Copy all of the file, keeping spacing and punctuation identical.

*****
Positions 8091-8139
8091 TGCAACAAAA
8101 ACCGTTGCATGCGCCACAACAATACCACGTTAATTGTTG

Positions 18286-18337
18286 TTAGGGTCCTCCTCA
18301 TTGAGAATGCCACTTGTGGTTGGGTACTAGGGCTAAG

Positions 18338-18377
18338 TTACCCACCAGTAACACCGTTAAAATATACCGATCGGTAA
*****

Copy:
Positions 8091-8139
8091 TGCAACAAAA
8101 ACCGTTGCATGCGCCACAACAATACCACGTTAATTGTTG

Positions 18286-18337
18286 TTAGGGTCCTCCTCA
18301 TTGAGAATGCCACTTGTGGTTGGGTACTAGGGCTAAG

Positions 18338-18377
18338 TTACCCACCAGTAACACCGTTAAAATATACCGATCGGTAA